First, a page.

IC - Executive Scott Stone - Streets, Lavender Town:
As much as Scott wanted to keep going, he did not have much choice but to agree with Lafoyae. It had been late enough when they had departed from the Alamo, and the night had only progressed from there, to the point that the sky was already beginning to show the first signs of the morning sun. With a sigh, Scott relented.
"I guess we'd better," he said. "We're going to need as much energy as possible if we want to keep investigating, let alone confront our killer." Kai's killer, he mentally corrected himself. Shoving his hands into his pockets, Scott followed Lafoyae toward the hotel.
IC - Nobuddy - Hatchery, Vermilion Rocket Base:
The Payback impacted the Instance's stomach, knocking 'Miyu' back several feet. The Nobuddy slammed its hand into the ground, tearing through tile as it skidded to a stop. It staggered and stood upright, just in time to throw its hands in front of itself and catch the Tyranitar's jaws mere inches away from its face. Though the Nobuddy's arms shook from the effort, its Strength allowed it to push back against the Armor Pokémon, putting both into a deadlock. It shifted its weight to free its left leg, and with a massive heave managed to Mega Kick directly into the Tyranitar's chest.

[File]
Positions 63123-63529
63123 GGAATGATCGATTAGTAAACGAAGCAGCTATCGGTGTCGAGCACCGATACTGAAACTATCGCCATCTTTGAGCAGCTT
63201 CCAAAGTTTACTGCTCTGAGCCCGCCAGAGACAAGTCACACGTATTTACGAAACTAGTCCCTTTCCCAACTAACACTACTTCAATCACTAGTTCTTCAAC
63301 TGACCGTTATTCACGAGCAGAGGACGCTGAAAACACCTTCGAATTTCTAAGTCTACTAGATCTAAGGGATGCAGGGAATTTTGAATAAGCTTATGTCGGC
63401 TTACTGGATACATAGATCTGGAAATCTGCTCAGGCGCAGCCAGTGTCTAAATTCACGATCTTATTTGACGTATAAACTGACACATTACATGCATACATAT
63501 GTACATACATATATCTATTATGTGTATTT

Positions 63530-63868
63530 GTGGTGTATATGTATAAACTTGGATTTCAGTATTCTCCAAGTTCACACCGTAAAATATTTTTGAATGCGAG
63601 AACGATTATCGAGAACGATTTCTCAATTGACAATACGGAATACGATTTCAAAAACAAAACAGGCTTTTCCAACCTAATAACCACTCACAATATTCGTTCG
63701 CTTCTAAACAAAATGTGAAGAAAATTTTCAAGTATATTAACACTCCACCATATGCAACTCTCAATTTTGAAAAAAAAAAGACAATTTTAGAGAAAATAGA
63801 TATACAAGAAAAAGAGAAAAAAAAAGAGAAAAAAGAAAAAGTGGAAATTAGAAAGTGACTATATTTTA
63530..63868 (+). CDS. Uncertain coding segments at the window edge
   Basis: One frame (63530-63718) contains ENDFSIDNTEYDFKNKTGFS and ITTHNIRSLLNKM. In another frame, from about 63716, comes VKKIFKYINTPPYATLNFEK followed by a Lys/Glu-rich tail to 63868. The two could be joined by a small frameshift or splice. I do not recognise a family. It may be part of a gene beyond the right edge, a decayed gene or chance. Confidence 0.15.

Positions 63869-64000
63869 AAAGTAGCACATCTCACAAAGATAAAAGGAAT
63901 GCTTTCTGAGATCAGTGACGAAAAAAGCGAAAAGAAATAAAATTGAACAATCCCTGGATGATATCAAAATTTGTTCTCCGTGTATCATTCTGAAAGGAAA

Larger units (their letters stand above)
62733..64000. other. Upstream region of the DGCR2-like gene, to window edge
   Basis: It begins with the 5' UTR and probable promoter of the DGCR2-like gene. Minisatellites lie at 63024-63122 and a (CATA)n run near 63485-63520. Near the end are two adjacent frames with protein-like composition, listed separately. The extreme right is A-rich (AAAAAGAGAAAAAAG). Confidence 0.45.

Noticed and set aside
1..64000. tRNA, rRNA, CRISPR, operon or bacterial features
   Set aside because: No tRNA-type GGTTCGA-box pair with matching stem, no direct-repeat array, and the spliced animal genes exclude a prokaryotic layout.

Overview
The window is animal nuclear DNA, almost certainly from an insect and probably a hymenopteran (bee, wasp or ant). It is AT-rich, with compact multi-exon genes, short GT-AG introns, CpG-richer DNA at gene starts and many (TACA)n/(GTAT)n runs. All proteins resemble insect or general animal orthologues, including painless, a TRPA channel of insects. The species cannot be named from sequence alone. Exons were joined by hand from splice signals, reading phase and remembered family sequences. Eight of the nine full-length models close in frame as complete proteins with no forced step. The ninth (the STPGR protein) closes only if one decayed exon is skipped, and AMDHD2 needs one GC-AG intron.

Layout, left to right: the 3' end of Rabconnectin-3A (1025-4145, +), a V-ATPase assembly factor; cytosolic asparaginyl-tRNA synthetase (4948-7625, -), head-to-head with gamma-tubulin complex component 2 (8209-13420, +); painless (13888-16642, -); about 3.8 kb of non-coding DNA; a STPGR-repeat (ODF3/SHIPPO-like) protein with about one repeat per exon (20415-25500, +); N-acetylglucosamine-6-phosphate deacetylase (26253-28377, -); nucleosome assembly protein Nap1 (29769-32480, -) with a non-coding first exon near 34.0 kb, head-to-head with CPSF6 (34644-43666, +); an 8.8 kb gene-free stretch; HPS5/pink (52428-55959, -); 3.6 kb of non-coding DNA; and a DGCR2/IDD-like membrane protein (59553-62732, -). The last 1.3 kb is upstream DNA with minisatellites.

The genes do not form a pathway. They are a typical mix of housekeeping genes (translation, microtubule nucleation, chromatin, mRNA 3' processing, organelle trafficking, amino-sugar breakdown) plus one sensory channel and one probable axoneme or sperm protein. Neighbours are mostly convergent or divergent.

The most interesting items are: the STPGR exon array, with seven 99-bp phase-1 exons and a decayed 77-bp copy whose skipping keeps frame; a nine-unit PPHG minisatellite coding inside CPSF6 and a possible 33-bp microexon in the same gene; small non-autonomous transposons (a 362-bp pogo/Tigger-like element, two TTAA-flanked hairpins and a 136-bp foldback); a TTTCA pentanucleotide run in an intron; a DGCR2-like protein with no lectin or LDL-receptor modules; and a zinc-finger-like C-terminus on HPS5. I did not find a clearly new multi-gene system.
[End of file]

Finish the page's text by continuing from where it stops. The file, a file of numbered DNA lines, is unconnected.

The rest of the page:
IC - Kyle Eston/Emmerich Coleman - First Room, Vertrag Living Quarters:
The first thing Chloe noticed was that every single picture in the room contained the same subject: Two boys, identical to one another, each with dark brown hair and maroon eyes. Going through, there were pictures of a small family of four, two young boys, both the same age, and their parents. In one, they were posed in front of a large, extravagant house, each well-dressed and well-groomed--too perfect, it seemed. In another, equally posed, they were seated around a fireplace. An older woman holding a cane stood with them in the middle of the family.
Their ages differed from picture to picture, but each time, the story presented was the same, progressively more clear the older they got--a smiling, confident boy standing tall and proud next to a sullen and frowning brother.
The most recent picture--at least, the one with the oldest set of twins--depicted the two boys in front of the gates to a university. They were older--around fifteen--but still clearly the same people as the other photos. Their expressions--so similar in the other pictures--had taken on a stark contrast in this one. The twin on the left, though clearly pleased with his prestigious accomplishment, bore a look of slight distraction, as if he had been deep in thought just before the picture had been taken. The one on the right, meanwhile, echoed the annoyed look that he had worn throughout all the other photos.
This photo, in particular, had been smashed on the messy desk.
"Isn't that Pierce?" Kyle asked, peering at the pictures from behind Chloe. "That must be him and his brother. I can't tell which one is which, though." He tilted his head, reading the sign stationed above the gate that they were in front of. "'Heaven's Cloud University.' They look way too young to have been in college."